Just the Right Time

 

DSC_0042edThe time is now. The time to see Virginia Clematis, Old Man’s Beard or Devils Darning Needles has come. Since this native climbing vine in the clematis family is rare enjoy the photos. If contrasting green and white appeal to your taste, you’ve found a new favorite.

This amazing climbing vine can dominate the area it grows in. Mine is planted on the west corner of our garage. Its vines climbed nearly to the roof covering the corner of the garage. After being cut back 3-4 times it settled for a height of 4 feet completely covering the trellis fastened behind it.

The time is now. This Virginia Clematis is covered with a tidal wave of white one-inch flowers each with 5 white petals. It emits a faint, but pleasant fragrance. This explains why there are honeybees, miniature black native bees, house flies and even ants gathering nectar and pollinating every flower they visit. This plant is a miniature world of its own. Lush, green and white and a rich food source for many pollinators, it’s one of my favorite stops on backyard walks.

The time is now to see this green and white beauty. In a few weeks the five petals on each flower will develop into showy, soft feather like plumes each with a seed attached at the bottom. It will be clear evidence of the success of the pollinators visiting now.

It is beautiful in its time of bloom and ripening seed. This is the time of year it happens.

King Solomon knew of plant seasons and human seasons. He wrote the words of Ecclesiastes 3:11, “Yet God has made everything beautiful for its own time…”

God is the perfect time expert. God knows our time. Our times are in his hands. “For God says, “At just the right time, I heard you. On the day of salvation, I helped you.” Indeed, the “right time” is now. Today is the day of salvation.” (2 Corinthians 6:2)

Plants bloom at specifically ordered times. The Virginia Clematis is an impeccable example. God orders this. God is perfect in His order of our lives too. Listen, His power is at work in every human heart. One of the beautiful things He has given us is His love…”at just the right time.” He listens for your call.

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Life Food

A walk outside is worthwhile. It is time spent wisely, and a slow walk in a wild place often yields surprises.
 
Two dear grandchildren needed something to do. In my naturalist voice, I said, “Let’s use our eyes, ears, noses, tongues and fingers and explore what’s happening in the backyard.”  It worked.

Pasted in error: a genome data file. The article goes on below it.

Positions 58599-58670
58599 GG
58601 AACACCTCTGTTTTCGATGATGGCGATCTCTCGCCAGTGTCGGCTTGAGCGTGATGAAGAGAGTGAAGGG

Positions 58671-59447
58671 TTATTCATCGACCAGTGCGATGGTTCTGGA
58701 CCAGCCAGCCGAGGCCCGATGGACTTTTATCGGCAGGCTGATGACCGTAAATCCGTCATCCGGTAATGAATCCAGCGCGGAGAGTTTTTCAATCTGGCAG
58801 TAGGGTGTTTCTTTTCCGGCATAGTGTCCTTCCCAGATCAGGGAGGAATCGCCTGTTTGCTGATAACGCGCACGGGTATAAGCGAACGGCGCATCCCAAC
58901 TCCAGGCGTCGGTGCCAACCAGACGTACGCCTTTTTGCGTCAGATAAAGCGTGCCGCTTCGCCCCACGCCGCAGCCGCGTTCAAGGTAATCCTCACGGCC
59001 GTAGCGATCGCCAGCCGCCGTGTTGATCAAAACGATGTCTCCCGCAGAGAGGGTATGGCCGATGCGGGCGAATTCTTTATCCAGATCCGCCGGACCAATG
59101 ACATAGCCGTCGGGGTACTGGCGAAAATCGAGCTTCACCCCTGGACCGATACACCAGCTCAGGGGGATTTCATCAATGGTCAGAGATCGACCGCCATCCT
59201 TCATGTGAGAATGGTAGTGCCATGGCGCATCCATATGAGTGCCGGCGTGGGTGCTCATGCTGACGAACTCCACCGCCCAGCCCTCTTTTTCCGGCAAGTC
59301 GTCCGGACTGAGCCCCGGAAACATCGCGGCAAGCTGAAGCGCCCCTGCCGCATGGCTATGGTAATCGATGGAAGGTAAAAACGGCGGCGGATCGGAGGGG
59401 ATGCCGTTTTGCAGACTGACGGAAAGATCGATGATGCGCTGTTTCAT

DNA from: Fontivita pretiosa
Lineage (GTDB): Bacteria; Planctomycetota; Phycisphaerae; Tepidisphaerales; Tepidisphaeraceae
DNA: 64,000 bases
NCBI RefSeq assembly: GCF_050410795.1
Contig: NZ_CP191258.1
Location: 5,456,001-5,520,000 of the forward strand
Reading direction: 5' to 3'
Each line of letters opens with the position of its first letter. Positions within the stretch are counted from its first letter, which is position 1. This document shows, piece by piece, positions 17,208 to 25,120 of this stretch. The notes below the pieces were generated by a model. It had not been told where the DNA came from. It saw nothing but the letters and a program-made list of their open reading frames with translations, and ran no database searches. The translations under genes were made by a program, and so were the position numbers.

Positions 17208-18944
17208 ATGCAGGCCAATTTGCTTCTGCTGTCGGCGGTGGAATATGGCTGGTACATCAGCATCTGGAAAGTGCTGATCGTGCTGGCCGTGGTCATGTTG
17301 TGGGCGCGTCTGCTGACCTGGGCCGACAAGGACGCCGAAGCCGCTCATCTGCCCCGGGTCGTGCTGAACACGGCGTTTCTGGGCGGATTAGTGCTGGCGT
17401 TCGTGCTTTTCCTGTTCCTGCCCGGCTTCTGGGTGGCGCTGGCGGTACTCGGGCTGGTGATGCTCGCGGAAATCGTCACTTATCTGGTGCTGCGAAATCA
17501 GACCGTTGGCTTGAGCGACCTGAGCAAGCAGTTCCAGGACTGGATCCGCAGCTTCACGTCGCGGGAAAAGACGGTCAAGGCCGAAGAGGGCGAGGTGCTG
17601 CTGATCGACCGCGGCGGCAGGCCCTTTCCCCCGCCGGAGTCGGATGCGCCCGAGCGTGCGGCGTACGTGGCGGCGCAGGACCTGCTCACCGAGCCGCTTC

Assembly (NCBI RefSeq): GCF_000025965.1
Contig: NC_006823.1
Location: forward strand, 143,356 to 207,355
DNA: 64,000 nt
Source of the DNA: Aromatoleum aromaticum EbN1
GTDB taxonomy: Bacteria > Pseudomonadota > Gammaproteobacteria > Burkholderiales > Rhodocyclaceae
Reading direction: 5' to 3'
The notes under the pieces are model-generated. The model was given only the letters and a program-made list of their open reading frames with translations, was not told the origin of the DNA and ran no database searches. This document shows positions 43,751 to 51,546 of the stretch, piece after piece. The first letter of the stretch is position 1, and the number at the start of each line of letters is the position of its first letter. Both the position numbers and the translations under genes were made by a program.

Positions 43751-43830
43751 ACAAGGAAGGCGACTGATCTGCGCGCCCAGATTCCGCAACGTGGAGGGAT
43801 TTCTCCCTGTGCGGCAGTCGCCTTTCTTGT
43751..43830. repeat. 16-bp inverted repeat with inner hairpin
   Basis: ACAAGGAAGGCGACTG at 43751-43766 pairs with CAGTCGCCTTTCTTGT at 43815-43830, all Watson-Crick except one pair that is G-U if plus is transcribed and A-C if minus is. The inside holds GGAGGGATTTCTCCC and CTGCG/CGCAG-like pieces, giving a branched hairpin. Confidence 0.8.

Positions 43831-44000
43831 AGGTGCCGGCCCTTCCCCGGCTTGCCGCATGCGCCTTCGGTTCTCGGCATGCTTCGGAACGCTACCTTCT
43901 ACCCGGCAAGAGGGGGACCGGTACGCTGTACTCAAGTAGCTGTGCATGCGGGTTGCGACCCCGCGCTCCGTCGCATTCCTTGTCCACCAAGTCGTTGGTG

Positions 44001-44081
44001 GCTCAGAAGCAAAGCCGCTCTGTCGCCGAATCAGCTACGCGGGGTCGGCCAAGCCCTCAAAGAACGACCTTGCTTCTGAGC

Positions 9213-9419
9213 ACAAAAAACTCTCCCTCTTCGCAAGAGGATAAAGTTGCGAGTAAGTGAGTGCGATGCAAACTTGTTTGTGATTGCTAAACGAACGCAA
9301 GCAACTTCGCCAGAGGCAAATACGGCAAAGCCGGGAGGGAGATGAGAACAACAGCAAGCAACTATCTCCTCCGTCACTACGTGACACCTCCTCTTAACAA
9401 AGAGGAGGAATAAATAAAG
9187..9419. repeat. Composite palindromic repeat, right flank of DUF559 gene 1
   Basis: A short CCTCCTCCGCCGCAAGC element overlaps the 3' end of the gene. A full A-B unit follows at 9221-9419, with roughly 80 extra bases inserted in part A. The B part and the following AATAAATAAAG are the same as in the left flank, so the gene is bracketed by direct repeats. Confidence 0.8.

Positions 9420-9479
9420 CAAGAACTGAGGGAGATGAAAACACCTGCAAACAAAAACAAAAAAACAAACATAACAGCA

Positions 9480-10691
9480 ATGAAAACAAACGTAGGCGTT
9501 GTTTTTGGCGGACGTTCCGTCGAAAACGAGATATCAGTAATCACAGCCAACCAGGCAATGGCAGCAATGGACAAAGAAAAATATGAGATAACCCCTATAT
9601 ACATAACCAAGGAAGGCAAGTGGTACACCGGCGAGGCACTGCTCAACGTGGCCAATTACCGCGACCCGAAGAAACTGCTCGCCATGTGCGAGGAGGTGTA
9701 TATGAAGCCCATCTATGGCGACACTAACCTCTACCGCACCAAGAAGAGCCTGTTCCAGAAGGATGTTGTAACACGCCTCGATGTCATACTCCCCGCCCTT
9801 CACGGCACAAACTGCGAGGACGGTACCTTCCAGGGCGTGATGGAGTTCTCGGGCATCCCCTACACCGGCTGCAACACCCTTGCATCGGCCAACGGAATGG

Ants, weren’t surprising. The rough bark of an ash tree-ordinary. Waiting for an Oriole to come to the grape jelly feeder-too long. We needed something exciting.
 
We went to our 16-year-old prairie garden. The Northern bedstraw is blooming. Monarda caught my eye first. We rolled leaves between our fingers and nibbled on the tips to taste. Then we saw it. It takes time to really see nature.
 
We found exciting. A green caterpillar with yellow and black polka dots below two long black strips down its back amazed us. My naturalist partners were mesmerized with me.
 
A search today disclosed the name of this nearly three-inch caterpillar. We were admiring a Bedstraw Hawk moth caterpillar. (Hyles gallii) At this size, the caterpillar is nearly ready to pupate. It will burrow beneath the prairie garden and spend the remainder of summer and all of next winter in the safety of the earth beneath the prairie. Next growing season it will emerge as an adult Bedstraw Hawk moth. Like the caterpillar, it will be large.  Its wingspan could be over 3 inches.
 
The Bedstraw Hawk moth lives on the nectar of monarda and other flowers. It is one of the 11,000 species of moths in the United States. It is true to its name. The female Bedstraw Hawk moth lays her eggs on the stems of Northern Bedstraw. Hatching caterpillars feed on Northern bedstraw. They live and grow eating this plant. While the adult Bedstraw Hawk moth pollinates Northern Bedstraw, its caterpillar dines on it and lives. Beautiful bedstraw is life food for Bedstraw Hawk moth caterpillars.
 
The Creator of both bedstraw and the Bedstraw Hawk moth ordered this relationship between plant and insect. Both organisms benefit, though the plant is partially eaten.
 
The same Creator has provided everlasting life food for humans. Jesus explained it this way.  He said, “I am the bread of life. Whoever comes to me will never go hungry, and whoever believes in me will never be thirsty. (John 6:35)
 
Eating earthly bread will provide temporary nourishment. Jesus, the bread of life, provides each one of us with forever life. Life for eternity. As He created the beautifully designed Bedstraw Hawk moth caterpillar, His design for us is life-beautiful eternal life. Only He has the power to give it.

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Systems